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1 June 2016, 06:38 | Updated: 1 June 2016, 07:12
The coroner is to decide whether an inquest into the deaths of 21 people killed in the Birmingham pub bombings should be resumed - after more than four decades.
Relatives of the victims say this could be the last chance in their lifetimes, to get justice for those killed and injured on the night of November 21 1974, when two bomb blasts destroyed the Tavern in the Town and The Mulberry Bush pubs in the worst act of terrorism in mainland UK until the London 7/7 bombings.
Members of the IRA are believed to have carried out the attacks but no one has ever been held accountable.
The inquest remained closed even after six men, who were wrongfully convicted for the attacks, were released from prison back in 1991. They became known as the 'Birmingham Six'.
Shortly after their convictions were quashed, the former Director of Public Prosecutions, Barbara Mills, placed a 75-year embargo on files relating to a Devon and Cornwall Police inquiry into the West Midlands Police investigation. Those files will not be released until 2069.
Calls for a public inquiry have also been denied and West Midlands Police have said there isn't enough evidence to launch a new, full scale investigation.
Paul Bodman's dad Stanley, was killed in the attack on the Mulberry Bush, where he was having a drink after work. He told Capital he wants the police to back the victims' families.
The bombings remain Britain's biggest unsolved mass murder, and the victim's families have made repeated claims of a police cover up and, more recently, state conspiracy.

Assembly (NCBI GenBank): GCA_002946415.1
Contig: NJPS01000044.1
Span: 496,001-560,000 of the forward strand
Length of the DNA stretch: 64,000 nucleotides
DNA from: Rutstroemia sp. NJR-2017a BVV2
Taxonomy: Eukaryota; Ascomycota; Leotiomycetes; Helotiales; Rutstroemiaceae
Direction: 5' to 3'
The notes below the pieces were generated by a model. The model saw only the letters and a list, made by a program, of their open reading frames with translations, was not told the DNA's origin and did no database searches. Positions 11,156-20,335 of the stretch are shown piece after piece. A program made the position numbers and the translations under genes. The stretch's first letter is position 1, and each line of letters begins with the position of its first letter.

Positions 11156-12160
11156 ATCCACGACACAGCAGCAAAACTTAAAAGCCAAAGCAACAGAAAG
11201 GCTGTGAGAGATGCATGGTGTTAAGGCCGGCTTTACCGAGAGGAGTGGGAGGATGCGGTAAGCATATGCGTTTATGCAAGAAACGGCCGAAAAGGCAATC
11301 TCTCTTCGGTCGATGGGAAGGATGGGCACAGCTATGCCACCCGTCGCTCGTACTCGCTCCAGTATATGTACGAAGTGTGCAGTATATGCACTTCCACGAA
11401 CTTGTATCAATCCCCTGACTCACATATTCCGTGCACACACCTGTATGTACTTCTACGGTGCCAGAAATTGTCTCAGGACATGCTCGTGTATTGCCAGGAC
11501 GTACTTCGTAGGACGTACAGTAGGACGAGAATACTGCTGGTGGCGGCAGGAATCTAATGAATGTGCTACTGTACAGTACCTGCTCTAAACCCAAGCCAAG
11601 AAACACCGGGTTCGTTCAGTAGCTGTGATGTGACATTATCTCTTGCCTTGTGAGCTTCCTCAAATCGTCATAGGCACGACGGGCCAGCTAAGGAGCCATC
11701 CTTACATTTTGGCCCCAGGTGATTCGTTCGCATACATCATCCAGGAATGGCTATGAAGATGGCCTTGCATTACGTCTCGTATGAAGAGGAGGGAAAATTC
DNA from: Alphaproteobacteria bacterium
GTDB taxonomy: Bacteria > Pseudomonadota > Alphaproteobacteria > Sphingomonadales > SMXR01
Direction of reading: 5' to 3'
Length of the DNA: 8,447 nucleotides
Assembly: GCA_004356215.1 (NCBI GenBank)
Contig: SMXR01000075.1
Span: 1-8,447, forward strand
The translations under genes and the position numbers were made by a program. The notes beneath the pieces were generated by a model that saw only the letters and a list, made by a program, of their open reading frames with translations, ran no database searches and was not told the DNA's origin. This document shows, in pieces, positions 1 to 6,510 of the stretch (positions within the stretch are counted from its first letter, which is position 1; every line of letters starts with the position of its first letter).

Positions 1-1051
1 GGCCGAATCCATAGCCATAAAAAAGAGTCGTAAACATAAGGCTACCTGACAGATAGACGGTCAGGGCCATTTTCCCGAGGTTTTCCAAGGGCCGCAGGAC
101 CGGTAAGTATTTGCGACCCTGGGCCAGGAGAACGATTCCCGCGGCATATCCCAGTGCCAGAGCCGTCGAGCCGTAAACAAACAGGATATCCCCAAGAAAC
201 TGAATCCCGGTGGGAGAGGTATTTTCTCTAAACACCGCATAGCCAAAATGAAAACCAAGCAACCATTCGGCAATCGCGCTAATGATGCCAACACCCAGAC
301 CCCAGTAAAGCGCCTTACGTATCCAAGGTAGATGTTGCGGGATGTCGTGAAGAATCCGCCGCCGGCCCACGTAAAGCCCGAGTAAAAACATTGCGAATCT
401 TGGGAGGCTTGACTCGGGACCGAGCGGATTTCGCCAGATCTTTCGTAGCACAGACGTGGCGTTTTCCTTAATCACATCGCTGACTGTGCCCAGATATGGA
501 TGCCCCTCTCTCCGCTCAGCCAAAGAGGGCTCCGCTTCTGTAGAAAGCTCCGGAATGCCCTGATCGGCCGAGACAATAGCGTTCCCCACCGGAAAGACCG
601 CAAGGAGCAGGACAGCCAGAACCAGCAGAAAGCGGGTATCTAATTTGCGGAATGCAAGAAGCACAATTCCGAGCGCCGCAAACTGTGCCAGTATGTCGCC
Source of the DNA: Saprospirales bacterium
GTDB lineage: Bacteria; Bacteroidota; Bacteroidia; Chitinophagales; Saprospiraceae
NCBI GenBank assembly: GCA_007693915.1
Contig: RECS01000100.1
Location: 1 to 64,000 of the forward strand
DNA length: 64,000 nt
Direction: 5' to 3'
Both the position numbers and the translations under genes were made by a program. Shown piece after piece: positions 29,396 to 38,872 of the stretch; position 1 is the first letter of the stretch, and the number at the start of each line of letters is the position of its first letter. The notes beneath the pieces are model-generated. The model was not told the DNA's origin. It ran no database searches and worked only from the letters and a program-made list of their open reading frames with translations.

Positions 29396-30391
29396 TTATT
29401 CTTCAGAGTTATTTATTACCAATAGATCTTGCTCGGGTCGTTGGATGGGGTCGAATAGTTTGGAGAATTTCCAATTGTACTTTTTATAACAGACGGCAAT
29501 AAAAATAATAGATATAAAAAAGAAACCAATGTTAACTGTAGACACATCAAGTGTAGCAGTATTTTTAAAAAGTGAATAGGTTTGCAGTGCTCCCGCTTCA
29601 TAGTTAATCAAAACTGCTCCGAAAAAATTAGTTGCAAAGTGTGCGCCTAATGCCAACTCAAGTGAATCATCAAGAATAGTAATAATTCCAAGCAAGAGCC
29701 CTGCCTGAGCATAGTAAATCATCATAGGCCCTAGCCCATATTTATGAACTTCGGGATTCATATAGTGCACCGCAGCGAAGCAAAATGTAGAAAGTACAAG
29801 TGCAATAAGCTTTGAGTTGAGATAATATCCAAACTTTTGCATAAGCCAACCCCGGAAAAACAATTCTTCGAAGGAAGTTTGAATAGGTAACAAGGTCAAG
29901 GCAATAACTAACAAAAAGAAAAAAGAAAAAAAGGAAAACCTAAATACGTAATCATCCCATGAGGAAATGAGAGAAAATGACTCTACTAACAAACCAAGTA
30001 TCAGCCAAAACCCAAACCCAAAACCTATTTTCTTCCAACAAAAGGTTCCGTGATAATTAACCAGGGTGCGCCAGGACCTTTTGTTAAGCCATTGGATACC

Julie Hambleton's 18 year old sister was handing out invitations to a party, when she was killed by the bomb at the Tavern in the Town. She was with her friend, 17 year old Jane Davis, who was the youngest victim of the attacks.
Julie has been campaigning for a fresh inquest for years, under the banner Justice 4 the 21 and spoke outside the coroner's court after the last hearing.
At previous hearings held to consider the families' application, the senior coroner for Birmingham and Solihull, Louise Hunt, asked West Midlands Police to disclose their records.
The documents she has asked for relate to lost evidence, response times on the night, and falsified documents, which campaigners allege may have been forged to protect an IRA informant.
Ms Hunt said the sensitive information was 'significant' and raised concerns that the security services had advanced notice of the bombings.
However, it remains confidential and will only be revealed to the public if the inquest goes ahead.
Another request for information, which the coroner made to three government departments, regarding a potential IRA informant, will also now only be pursued if the inquest is resumed.
Kieran Conway was the chief of intelligence for the IRA at the time of the bombings. He says claims that the British Security Services knew about the attacks are credible.